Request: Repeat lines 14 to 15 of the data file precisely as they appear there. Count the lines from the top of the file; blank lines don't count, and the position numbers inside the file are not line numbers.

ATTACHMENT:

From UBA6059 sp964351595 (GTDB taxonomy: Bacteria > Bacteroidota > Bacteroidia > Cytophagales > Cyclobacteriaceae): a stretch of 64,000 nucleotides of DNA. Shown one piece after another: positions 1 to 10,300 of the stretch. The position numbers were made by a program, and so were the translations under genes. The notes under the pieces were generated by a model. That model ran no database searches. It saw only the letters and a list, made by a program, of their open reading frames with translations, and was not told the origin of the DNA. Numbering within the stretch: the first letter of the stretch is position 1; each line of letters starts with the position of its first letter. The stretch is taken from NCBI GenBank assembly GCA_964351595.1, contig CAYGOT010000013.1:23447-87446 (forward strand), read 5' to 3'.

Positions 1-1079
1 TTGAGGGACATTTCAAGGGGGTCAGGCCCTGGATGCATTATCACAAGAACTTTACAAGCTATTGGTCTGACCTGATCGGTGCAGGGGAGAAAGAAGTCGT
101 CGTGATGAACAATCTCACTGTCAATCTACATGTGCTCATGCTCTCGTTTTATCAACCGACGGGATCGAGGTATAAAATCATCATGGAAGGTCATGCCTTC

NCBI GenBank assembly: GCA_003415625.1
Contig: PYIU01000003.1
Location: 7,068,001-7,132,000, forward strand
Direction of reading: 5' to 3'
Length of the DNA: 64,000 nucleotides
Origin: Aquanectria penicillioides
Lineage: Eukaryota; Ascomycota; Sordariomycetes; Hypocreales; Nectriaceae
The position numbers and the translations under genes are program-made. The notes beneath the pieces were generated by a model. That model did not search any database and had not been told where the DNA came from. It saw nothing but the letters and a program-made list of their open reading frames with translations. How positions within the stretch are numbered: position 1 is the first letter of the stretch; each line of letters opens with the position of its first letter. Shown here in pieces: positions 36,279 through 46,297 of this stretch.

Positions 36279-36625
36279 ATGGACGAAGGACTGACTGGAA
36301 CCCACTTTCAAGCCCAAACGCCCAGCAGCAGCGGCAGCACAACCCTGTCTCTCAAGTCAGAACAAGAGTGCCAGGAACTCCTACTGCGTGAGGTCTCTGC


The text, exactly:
36279 ATGGACGAAGGACTGACTGGAA
36301 CCCACTTTCAAGCCCAAACGCCCAGCAGCAGCGGCAGCACAACCCTGTCTCTCAAGTCAGAACAAGAGTGCCAGGAACTCCTACTGCGTGAGGTCTCTGC